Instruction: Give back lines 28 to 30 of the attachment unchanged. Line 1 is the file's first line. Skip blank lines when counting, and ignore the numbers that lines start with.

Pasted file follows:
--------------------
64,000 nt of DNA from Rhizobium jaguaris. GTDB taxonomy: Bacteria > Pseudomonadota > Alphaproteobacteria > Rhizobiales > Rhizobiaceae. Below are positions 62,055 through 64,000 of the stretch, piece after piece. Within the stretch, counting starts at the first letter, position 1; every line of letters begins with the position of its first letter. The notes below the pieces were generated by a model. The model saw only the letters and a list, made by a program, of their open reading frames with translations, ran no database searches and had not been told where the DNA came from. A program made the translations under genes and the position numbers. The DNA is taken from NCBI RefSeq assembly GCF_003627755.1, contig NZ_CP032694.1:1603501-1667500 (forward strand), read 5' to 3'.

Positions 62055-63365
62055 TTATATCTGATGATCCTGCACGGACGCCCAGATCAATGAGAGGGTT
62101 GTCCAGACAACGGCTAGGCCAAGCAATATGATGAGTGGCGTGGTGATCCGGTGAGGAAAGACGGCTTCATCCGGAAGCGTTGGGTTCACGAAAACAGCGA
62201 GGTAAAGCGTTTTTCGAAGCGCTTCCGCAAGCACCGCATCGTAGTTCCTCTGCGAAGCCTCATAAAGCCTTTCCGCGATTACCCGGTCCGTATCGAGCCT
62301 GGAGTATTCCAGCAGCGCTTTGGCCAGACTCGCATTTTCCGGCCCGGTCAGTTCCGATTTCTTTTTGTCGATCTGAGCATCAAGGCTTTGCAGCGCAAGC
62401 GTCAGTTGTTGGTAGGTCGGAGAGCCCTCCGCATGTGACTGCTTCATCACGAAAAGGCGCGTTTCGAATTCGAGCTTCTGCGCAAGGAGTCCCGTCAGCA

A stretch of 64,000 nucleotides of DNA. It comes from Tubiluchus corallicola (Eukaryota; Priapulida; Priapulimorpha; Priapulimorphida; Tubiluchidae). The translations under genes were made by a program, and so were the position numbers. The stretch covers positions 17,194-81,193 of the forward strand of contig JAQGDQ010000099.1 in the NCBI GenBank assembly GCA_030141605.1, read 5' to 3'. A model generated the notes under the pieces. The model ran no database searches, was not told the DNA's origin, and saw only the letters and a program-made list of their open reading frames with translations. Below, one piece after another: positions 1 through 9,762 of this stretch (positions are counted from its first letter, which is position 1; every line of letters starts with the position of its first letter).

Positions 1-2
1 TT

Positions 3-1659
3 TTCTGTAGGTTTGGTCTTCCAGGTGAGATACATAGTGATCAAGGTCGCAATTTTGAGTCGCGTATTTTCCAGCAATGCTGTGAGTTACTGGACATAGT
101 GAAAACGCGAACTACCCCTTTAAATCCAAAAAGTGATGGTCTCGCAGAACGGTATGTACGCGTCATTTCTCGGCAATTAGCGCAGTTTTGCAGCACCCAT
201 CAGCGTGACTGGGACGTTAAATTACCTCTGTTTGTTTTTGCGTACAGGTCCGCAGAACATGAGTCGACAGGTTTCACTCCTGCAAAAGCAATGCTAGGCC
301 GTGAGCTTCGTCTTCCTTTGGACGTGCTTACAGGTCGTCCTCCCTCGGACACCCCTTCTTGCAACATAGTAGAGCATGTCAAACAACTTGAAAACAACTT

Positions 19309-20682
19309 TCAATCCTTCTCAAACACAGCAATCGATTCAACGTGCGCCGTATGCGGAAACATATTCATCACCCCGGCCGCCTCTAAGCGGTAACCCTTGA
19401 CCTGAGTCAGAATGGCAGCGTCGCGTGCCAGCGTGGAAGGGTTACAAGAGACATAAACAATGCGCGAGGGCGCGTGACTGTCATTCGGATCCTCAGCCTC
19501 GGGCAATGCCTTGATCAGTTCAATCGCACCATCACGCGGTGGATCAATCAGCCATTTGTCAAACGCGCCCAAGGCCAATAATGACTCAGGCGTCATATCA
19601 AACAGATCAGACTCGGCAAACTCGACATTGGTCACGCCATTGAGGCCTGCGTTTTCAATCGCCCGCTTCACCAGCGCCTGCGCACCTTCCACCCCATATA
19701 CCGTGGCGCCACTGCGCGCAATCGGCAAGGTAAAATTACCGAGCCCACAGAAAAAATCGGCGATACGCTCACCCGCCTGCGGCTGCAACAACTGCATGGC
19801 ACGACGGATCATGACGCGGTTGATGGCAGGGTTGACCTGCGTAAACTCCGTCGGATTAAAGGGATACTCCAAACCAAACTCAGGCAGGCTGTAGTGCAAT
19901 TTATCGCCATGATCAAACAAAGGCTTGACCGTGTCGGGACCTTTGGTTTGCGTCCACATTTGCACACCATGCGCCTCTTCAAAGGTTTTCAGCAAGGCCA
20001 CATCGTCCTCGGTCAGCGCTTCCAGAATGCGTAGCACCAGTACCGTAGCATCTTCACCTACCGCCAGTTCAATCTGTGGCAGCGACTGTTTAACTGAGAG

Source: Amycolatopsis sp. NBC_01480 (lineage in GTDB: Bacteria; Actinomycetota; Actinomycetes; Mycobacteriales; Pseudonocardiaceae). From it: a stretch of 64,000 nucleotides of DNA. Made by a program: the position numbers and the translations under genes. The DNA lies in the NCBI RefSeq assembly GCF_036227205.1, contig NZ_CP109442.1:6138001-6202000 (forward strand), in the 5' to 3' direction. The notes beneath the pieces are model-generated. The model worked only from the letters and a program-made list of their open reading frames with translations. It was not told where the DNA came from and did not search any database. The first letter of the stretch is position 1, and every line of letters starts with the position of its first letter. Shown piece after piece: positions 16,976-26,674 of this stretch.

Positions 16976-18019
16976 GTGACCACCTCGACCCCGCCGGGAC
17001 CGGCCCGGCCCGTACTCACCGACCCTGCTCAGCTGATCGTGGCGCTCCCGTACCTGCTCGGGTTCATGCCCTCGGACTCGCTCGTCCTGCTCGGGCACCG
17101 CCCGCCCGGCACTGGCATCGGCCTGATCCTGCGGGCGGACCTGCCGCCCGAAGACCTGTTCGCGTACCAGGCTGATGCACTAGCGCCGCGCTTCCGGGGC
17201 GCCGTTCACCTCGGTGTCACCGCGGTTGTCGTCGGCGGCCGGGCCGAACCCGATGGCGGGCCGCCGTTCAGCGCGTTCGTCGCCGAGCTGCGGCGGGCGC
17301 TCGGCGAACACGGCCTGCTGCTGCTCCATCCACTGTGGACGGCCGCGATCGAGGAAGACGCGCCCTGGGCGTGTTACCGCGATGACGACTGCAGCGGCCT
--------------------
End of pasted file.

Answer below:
17001 CGGCCCGGCCCGTACTCACCGACCCTGCTCAGCTGATCGTGGCGCTCCCGTACCTGCTCGGGTTCATGCCCTCGGACTCGCTCGTCCTGCTCGGGCACCG
17101 CCCGCCCGGCACTGGCATCGGCCTGATCCTGCGGGCGGACCTGCCGCCCGAAGACCTGTTCGCGTACCAGGCTGATGCACTAGCGCCGCGCTTCCGGGGC
17201 GCCGTTCACCTCGGTGTCACCGCGGTTGTCGTCGGCGGCCGGGCCGAACCCGATGGCGGGCCGCCGTTCAGCGCGTTCGTCGCCGAGCTGCGGCGGGCGC